Robin Lane Fox
Basic Books ($35)
by Douglas Messerli
Robin Lane Fox’s Augustine: Conversions to Confessions is an informative, highly scholarly, and, at 657 pages, voluminous study of the great Christian thinker of the third century AD. But it is also a history of Augustine’s times, concentrating almost equally on what Fox describes as a “triptych”—like those on a medieval Christian altar—which includes Augustine’s younger Greek-speaking contemporary Synesius (a Christian bishop and philosopher) and Libanius, a pagan born years earlier but devoted, like Augustine, to oratory.
As Fox makes clear, both Synesius and Augustine left us versions of the “confessional” genre, a tradition that perhaps grew out of Petronius’ bawdy Satyricon, while Libanius composed in the form of complex philosophical hymns. Learning how their contributions to their chosen genres differed and how their philosophical views varied helps to reveal Augustine’s immense importance and explains his continued influence—even if within his own lifetime he did not see his work widely read.
Fox also permits us to comprehend just how important the North African Christian communities were to the early development of Christianity, before the later Arab conquering of the region. Perhaps, most importantly, the author brilliantly details Augustine’s slow transformative conversion, expressed in the Confessions as “what I once was” and “what I am now.”
Augustine was born in the small town of Thagaste in what is now modern Algeria, where he was baptized by his mother Monnica as a Christian. He became attracted to the theories of Mani, the Iranian prophet who argued for a vision of the world as existing in a condition of equally powerful forces for good and evil, symbolized by the light and the dark. Although many of their values shared much with Christianity, the Manicheans did not believe in the divine birth, and their dualities of dark and light gave more emphasis to the evil in the human soul than did Christianity. Moreover, in the East, in particular, the Manicheans also adopted aspects of Buddhism, Zoroastricism, and Indian Hindu and other traditions. And its believers rejected the biblical psalms and the entire Acts of the Apostles (later to become some of the most important texts for Augustine) because of the idea that the “Holy Spirit” had been bestowed upon Christians at Pentecost.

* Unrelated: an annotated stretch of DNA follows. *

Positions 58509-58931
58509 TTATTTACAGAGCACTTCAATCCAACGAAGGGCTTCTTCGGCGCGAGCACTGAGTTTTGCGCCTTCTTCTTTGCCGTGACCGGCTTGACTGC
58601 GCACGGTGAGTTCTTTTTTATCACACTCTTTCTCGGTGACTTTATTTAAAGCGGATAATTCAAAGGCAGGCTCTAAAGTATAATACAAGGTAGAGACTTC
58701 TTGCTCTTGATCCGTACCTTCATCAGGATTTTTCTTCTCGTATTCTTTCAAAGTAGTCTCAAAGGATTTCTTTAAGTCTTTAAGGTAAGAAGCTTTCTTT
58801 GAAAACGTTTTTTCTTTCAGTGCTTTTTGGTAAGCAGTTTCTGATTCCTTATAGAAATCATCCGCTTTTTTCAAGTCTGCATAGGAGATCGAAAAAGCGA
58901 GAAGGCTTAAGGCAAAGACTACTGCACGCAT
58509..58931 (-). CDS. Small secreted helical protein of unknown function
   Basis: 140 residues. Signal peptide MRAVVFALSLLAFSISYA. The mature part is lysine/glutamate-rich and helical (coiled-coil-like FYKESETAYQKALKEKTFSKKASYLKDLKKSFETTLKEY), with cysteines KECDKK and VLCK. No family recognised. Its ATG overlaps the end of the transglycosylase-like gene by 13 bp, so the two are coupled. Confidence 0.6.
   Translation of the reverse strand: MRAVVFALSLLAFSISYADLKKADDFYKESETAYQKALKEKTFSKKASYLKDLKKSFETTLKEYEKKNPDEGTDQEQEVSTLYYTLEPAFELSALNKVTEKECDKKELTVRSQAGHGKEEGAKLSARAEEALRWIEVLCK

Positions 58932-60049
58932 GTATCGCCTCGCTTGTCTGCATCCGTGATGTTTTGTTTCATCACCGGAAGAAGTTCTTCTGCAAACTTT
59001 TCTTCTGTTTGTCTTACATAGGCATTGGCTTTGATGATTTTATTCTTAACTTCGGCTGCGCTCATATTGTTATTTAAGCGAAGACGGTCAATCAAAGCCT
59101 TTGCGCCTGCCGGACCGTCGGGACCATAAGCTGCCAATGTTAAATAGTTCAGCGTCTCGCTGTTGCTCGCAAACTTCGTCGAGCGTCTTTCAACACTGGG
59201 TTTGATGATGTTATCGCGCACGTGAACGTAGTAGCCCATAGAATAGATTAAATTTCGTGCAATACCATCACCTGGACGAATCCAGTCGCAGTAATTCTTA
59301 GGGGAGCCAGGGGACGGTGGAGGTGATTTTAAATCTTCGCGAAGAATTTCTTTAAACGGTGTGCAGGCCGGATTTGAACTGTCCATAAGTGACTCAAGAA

Fox does not fully explore how the Manichean tradition of personal confession influenced Augustine’s own Confessions. What Fox does show us is how Mani’s beliefs, Cicero’s writings, and Platonism all fed Augustine’s gradual movement toward Christianity. Perhaps just as important was his mother’s determination to see her son’s conversion to Catholicism, as well as Augustine’s own struggles against his human lust. The man clearly loved sex before his retreat “into the Garden,” where he determined to “let it be done now,” fell back, and fought with himself and God in giving up sexual acts, finally recognizing that it was Adam’s sin that was behind all human failings: “Grant me chastity and continence,” he prays to God, “but not yet.”
The rest of the story reads almost like a soap opera, as Augustine moves from oratory to philosophy and Christian thinking, is influenced by Ambrose and other great churchmen, begins writing, and moves back to North Africa, where he is eventually raised into a position as co-bishop. Enemies claim sexual intrigues based on his former Manichean beliefs—the utterly flabbergasting tale of the supposedly Manichean activity of engaging in sexual activity on a floor sprinkled over with flour, after which, disengaging from sex at the very last moment, the male ejaculates into the flour, later baking it into a bread to be sent off to a would-be female lover, reads like something out of a porno thriller—but they help to make the great saint into a human figure who did not live a sheltered or totally sacred life, which is largely why we still read Augustine today.
And finally, of course, Fox’s book excites one to read or reread Augustine’s Confessions, one of the great texts of the centuries. Yes, it is an autobiography of sorts, but it is also, as Fox makes clear, a testimony of the self in abnegation of a sinful past and a kind of prayer for a more perfect future.